Authorities have allowed construction giant Binladin Group to tender for public building projects in the Kingdom again, Al-Watan reported, just days after the firm reportedly laid off 77,000 workers.
Al-Watan reported on Thursday that a royal decree passed this week granting tender permission could aid the group, which has faced scrutiny since one of its cranes collapsed in Makkah last September, killing and injuring a number of pilgrims and visitors.
The paper had earlier reported that as of last Sunday 77,000 Binladin Group workers had been laid off. The group confirmed some departures, but refused to provide an exact figure.
The staff, senior executives and workers of the Binladin Group breathed a big sigh of relief after the supreme approval was given to reclassify the Group as a construction firm, which has enabled it to return to the execution of projects, Al-Watan reported on Thursday.
Under the royal approval, the ban has been lifted on the travel of the officials and members of the Group’s board of directors and its senior officials.
The company was stopped from carrying out its construction activities after the crane crash incident in the Grand Mosque.
About 80 engineers and officials of the group were questioned by the Bureau of Investigation and Public Prosecution (IBP) in connection with the incident. The group is undertaking the expansion project of the Holy Haram.
According to the newspaper, since the approval was issued the staff has held a series of meetings to reorganize the Group’s various sections amid the great joy and exultation of its employees and the workers.
Abdullah Al-Hareef, spokesman of the General Authority of Civil Aviation (GACA) said work had resumed on the new King Abdulaziz International Airport in Jeddah following the royal approval.
Saudi Binladin Group was founded more than 80 years ago. It developed landmarks including the domed Faisaliah Tower in central Riyadh and the Makkah Royal Clock Tower, one of the world’s tallest buildings.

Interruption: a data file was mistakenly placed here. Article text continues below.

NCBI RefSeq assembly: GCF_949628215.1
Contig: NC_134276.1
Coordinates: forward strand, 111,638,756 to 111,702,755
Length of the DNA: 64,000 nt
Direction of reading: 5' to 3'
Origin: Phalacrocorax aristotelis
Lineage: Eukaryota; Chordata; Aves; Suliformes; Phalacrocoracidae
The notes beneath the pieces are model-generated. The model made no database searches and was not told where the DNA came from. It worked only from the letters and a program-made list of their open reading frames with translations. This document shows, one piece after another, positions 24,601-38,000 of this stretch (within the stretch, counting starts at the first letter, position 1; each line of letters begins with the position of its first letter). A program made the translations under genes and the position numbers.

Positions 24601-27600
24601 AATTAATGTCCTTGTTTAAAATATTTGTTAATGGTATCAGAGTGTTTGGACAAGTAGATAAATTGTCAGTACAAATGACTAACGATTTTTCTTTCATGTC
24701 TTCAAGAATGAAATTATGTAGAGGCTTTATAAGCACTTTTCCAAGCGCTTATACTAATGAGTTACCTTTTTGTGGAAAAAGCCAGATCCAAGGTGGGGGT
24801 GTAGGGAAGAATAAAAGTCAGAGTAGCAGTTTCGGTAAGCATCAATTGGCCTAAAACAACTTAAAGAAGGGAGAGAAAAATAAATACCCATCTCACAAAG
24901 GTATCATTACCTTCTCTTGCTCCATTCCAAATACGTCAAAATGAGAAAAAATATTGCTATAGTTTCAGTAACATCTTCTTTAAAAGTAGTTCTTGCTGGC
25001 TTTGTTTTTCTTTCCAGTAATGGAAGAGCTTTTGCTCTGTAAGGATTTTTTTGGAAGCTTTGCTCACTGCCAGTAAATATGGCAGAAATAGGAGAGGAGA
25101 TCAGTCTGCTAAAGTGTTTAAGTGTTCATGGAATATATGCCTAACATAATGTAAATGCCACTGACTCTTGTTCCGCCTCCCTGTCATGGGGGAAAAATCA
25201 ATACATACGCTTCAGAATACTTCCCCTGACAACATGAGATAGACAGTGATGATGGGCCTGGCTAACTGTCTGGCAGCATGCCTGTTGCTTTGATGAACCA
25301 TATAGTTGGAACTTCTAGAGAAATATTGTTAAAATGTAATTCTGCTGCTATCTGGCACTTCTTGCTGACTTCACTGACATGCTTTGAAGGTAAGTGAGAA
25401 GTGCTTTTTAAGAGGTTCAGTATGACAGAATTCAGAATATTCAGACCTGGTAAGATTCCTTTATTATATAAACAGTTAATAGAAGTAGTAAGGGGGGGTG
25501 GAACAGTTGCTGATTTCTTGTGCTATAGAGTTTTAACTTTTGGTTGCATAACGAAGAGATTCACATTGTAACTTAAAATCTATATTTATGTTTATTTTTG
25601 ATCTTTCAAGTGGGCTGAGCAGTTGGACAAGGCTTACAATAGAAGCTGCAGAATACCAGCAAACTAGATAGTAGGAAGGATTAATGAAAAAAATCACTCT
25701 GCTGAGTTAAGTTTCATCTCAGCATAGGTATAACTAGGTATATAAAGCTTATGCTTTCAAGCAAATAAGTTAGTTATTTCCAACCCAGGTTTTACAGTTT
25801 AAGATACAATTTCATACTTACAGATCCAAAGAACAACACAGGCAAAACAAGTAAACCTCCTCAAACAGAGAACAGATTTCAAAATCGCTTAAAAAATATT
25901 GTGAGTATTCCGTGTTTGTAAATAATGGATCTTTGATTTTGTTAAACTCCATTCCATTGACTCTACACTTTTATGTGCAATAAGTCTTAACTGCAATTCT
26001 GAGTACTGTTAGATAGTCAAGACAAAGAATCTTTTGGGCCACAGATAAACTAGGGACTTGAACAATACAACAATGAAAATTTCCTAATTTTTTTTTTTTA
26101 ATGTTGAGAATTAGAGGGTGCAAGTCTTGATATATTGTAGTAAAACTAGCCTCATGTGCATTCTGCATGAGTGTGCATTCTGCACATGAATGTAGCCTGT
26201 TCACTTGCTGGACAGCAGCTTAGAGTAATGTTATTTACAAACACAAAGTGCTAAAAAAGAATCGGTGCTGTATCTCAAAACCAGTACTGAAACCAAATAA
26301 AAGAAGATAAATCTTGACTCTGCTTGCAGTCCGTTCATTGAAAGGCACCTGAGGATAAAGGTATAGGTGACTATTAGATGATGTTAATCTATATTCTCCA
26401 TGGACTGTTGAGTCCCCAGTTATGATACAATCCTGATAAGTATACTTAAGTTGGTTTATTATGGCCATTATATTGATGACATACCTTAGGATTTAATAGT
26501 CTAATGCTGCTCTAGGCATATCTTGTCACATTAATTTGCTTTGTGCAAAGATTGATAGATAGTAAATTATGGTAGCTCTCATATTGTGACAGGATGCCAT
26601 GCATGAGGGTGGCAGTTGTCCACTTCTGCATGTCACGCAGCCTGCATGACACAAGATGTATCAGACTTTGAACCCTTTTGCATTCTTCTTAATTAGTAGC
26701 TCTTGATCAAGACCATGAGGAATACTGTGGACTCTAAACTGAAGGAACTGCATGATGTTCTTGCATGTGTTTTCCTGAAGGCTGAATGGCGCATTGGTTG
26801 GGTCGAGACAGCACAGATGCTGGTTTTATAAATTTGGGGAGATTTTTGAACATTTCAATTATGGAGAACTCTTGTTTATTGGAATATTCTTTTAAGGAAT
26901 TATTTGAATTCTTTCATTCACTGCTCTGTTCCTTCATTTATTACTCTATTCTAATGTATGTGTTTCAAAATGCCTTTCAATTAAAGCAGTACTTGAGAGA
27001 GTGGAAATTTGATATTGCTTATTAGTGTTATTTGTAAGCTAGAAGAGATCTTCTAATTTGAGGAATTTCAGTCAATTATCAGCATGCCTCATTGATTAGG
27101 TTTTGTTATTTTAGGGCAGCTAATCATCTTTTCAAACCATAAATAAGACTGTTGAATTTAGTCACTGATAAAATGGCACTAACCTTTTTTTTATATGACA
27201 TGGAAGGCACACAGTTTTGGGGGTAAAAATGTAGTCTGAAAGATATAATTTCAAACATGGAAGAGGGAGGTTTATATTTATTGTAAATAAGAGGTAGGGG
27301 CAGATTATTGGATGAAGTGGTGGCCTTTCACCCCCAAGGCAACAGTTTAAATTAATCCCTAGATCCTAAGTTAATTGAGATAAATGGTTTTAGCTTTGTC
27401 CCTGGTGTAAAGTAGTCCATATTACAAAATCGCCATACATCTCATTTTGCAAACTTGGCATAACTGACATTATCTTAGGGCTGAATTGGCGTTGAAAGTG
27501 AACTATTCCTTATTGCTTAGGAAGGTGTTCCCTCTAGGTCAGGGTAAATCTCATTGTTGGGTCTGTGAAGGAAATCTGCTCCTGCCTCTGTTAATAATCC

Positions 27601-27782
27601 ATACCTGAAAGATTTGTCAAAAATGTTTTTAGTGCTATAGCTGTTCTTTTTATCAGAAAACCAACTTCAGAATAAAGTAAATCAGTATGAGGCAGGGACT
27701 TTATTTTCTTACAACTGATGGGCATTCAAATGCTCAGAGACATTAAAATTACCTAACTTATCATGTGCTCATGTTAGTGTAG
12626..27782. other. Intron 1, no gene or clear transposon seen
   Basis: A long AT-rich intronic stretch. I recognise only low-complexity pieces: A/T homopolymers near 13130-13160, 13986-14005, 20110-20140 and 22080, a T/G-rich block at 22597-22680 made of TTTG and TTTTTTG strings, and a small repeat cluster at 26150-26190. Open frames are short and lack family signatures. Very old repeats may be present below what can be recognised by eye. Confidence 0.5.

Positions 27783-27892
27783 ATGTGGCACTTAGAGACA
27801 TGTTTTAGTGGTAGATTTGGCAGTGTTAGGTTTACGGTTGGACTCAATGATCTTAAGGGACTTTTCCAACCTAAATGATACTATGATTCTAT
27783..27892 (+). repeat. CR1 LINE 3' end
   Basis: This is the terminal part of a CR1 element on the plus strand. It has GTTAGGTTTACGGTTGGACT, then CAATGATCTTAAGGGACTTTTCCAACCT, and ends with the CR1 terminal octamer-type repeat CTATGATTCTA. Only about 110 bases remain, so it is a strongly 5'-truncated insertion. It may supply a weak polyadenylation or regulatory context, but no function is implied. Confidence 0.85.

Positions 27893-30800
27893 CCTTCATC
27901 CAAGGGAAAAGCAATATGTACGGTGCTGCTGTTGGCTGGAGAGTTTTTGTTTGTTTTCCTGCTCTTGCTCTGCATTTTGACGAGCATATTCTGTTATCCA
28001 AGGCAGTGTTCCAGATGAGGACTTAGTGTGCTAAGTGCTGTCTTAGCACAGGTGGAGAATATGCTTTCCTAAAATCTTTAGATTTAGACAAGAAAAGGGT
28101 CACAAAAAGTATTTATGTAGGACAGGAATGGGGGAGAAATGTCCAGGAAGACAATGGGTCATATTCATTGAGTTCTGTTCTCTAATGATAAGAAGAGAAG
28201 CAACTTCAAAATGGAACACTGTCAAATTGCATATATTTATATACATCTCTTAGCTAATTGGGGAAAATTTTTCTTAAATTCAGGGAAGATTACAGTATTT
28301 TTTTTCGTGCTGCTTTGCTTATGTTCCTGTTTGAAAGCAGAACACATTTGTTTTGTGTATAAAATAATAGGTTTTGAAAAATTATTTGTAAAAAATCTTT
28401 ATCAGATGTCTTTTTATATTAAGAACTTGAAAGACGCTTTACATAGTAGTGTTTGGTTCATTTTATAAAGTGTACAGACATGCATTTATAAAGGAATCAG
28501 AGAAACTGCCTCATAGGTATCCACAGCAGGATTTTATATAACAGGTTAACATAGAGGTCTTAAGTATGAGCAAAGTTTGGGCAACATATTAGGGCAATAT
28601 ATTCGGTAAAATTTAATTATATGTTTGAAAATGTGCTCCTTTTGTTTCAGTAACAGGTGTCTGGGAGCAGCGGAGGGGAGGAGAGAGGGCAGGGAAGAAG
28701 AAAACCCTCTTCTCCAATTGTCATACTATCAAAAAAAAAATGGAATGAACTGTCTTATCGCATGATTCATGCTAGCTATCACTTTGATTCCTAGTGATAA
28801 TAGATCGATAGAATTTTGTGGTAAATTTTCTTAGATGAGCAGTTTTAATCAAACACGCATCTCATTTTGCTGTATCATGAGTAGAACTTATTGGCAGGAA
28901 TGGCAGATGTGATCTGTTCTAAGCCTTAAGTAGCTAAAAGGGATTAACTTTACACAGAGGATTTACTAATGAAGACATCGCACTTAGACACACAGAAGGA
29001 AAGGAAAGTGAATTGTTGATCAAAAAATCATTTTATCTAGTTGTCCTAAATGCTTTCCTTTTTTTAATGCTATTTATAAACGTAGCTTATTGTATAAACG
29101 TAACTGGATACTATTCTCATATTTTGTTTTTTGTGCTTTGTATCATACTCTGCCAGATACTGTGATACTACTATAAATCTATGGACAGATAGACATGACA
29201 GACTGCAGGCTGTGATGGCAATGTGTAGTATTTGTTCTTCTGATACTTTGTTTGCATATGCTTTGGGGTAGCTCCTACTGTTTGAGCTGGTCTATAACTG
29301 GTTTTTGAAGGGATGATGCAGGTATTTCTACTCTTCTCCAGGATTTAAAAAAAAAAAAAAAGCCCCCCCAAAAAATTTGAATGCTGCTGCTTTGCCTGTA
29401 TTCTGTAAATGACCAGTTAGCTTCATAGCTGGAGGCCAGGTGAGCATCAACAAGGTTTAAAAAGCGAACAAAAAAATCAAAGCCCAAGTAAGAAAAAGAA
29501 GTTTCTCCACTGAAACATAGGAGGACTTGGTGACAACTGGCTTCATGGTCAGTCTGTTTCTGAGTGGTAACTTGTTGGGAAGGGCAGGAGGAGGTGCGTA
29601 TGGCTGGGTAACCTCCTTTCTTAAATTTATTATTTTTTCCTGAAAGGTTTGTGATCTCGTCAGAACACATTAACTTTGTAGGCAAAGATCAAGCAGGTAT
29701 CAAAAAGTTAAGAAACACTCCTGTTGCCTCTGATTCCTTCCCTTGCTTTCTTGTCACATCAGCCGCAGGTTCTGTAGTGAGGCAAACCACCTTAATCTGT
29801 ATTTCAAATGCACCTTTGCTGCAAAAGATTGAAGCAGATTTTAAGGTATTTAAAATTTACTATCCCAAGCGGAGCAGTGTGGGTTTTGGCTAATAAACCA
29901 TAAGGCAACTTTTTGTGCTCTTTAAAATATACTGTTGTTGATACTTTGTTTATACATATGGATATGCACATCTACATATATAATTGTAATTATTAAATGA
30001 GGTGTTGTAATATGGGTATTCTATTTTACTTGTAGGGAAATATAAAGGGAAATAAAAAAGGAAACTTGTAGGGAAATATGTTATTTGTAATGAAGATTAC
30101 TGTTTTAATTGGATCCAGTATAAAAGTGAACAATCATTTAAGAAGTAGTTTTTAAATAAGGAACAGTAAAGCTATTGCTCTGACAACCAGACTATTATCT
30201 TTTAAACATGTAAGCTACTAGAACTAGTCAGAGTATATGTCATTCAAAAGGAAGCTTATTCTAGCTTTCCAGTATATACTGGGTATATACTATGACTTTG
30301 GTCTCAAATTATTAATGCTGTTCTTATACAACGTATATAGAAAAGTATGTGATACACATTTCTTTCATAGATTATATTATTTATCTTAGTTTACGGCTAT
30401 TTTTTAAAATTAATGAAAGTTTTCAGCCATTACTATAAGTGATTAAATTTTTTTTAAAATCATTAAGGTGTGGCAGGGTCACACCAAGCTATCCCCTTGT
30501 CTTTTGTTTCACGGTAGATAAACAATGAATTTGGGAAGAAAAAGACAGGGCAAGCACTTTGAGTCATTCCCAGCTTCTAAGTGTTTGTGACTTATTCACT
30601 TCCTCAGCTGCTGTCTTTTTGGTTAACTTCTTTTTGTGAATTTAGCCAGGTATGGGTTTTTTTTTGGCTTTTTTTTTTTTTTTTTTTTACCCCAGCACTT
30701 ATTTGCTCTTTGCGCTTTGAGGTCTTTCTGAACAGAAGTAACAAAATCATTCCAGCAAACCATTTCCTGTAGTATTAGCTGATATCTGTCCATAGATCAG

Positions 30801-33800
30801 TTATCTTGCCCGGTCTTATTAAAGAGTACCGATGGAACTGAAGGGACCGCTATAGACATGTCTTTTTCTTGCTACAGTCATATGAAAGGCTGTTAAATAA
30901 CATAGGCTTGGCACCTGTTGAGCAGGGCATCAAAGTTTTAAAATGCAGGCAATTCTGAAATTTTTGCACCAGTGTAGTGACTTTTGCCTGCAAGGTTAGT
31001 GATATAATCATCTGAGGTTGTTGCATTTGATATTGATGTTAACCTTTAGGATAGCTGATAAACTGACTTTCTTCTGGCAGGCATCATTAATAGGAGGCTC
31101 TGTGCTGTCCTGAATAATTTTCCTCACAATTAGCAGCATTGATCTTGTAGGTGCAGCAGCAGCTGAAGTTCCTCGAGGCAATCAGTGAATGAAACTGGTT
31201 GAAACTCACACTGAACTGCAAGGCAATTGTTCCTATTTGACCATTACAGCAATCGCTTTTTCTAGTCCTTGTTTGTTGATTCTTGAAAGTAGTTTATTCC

On Tuesday, Saudi Arabia’s labor minister said the current imbroglio over the payment of salaries would be resolved soon. He said some of the Binladin Group workers would receive their salaries this month and others soon thereafter. Labor Minister Mufrej Al-Haqbani said workers are protected under Saudi labor law and would receive overdue salaries even if they were fired and issued exit visas.
One of Saudi Arabia’s most powerful firms, the Saudi Binladin Group has laid off 77,000 foreign workers, Al-Watan had reported on Monday, citing an anonymous company official.
Saudi Binladin Group confirmed to AFP that some staff have been let go, but gave no numbers. “The size of our workforce is always appropriate to the nature and size of projects and the timeframe in which they are to be carried out by the Group,” Yaseen Alattas, a Saudi Binladin Group spokesman, told AFP then.
He had said workforce changes would be normal “especially when some projects have ended or are about to end”. Most of the jobs eliminated “are on specified term contracts” for particular projects, Alattas said in an email. — with inputs from agencies.[Source: Saudi Gazette]